Citation:

Hamdani, Mohammad. “The Ethics of Privacy Intrusion by Technological Surveillance.” (2015): n. pag. Web.

 

Irvin, Lennie L. “What Is “Academic” Writing?” Writing Spaces: Readings on Writing, Volume          1. Vol. 1. N.p.: Parlor, 2010. 3-17. Print.

 

First draft

Writing has always been an uphill battle for me. Throughout high school I struggled in my English class. Be it an academic essay or not, I just couldn’t place words together in a manner that would really speak to my given audience. Even though writing as a whole was a big ‘no’ for me, Academic writing and research papers seemed to have always stood out. For me, Research papers were always these mountains of work pilling up no matter how far along I went on in the essay. It was as hard as it got, well at least that is what I thought before college started. College brought in a whole new meaning to academic writing and research paper. See back in high school, even though it seemed a lot, all my essays had to be nice and tidy two or three pages long. One scholarly source was enough for the essay to be accepted. Had it not been for my procrastination I am sure the work load for those essays would not have been as tough as I might have made up in my mind. Now, here in college the first research paper that I was assigned to was a seven page essay with a minimum requirement of five sources. I nearly had a heart attack upon looking at the instructions. I can’t begin to explain how many nights went restless thinking about this paper I had to write. Research papers are a lot of work let me tell you. Most of the time is spent on research of the given topic, we have to find sources, not only this but we have to make sure that all the given sources are scholarly and not off of some random website on the internet. Research papers come under the category of academic writing. Academic writing has a totally different style as compared to other, simpler form of writing. Up until I set my foot into college, I was nor familiar or prepared for this style of writing. In this essay I’ll be using the work of L. Lennie Irvin ‘What is Academic Writing’ and my own paper on “The Ethics of Mass Surveillance Revealed by the Snowden Leaks”.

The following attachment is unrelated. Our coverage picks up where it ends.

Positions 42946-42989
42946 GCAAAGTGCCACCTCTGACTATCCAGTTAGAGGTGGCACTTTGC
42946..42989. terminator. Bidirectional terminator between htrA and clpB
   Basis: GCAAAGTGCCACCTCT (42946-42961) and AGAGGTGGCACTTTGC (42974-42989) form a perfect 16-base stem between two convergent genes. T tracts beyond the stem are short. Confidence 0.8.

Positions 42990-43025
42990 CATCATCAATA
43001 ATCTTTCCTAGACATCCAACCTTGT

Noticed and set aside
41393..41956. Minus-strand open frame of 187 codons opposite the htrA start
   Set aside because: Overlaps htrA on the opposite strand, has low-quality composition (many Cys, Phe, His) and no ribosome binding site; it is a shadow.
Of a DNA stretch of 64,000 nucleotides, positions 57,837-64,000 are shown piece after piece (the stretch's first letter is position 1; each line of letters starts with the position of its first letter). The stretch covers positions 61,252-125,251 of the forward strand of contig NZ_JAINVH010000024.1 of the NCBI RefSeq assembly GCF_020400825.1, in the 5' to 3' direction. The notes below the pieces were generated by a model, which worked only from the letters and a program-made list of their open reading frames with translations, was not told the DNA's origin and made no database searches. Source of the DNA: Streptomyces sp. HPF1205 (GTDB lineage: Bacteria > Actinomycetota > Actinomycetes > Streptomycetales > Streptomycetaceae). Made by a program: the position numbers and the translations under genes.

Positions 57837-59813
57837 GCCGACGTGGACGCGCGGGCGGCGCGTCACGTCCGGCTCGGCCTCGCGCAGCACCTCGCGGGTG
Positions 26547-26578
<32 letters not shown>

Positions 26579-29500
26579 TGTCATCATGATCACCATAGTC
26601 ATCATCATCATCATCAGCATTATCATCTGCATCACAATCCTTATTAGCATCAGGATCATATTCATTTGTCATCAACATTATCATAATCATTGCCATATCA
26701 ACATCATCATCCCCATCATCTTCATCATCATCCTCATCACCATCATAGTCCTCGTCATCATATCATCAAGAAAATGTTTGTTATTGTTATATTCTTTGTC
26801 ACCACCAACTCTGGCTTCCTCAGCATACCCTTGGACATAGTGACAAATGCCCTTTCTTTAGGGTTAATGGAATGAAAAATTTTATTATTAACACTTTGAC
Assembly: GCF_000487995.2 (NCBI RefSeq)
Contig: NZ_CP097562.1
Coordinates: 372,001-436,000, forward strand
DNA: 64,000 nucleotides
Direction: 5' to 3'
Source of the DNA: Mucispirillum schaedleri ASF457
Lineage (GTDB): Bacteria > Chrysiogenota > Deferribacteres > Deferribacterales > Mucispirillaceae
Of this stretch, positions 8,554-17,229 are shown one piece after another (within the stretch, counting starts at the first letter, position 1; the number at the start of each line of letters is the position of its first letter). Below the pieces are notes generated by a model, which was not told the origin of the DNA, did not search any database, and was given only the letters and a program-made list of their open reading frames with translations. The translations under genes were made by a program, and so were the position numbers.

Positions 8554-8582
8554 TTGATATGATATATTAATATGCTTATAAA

Over the years academic writing has evolved in a way that a good majority of students have instilled within themselves certain rules and regulations without which an essay simply could not be complete. L. Lennie Irvin in his article explains to us how all of us have been misled to believe in such rules. He calls these set of rules mere myths. For instance I have always believed that I should start writing only when I have figured everything out. Unless and until I had every aspect of my essay mapped out I just wouldn’t start typing. Going along with this method I always started writing until the very end of my dead line as there is rarely ever a moment when everything was clear to me. Irvin writes about how wrong this approach is, he encourages us to start writing and as we move along things become apparent along the way. The essay basically writes itself as the brain connects one idea to the other but for this link to take place one must start writing no matter what. Reading Irvin showed me that my limits are opportunities for growth instead of boundaries that I can’t surpass. For as long as I can recall, the quality of my fellow mates’ papers always intimidated me because they were so considerably better than mine. I felt as if I was handicapped, stuck between with these people who were given a certain gift of articulation that I was deprived of. Reading Irvin’s paper gave me a peace of mind, it motivated me in a manner that writing is in fact not an inherent talent, rather it is a skill that has to be honed through effort over time. Irvin’s debunking of the myth ‘Some got it; I don’t—the genius fallacy’ (Irvin 5) transformed my hopelessness into an acceptance of the challenge of academic writing. The final myth that affected me personally was the ‘Good grammar is good writing’ myth. Irvin says in his article ‘Good writing is a matter of achieving your desired effect upon an intended audience’ (Irvin 5). Growing up in Pakistan, I paid very little attention to my grammar, almost always resulting in a negative effect on my essays. This myth in particular reaffirmed me as Irvin clearly explains how the main aim of good writing is to get your message across to the audience rather than worry a bit too much about the minor details of language and grammar.

However, personal interpretation can only go so far before straying off to far from the field in which it is being written. This means, the embarrassingly frequent mistake of steering off the subject matter of the course and finding myself writing while only slightly relating the matter at hand to the requirements of the course. This has often had me writing in English assignments and inadvertently losing track of the fact that I am making an argument and finding myself telling a story instead. On the other hand, I would be working on a course that required me to analyze two (or more) readings and instead I spent far more time on expanding my own interpretations and far less on carving out the meanings of the assigned writings. This was again a question of balance that I overlooked as well as one of critical reading.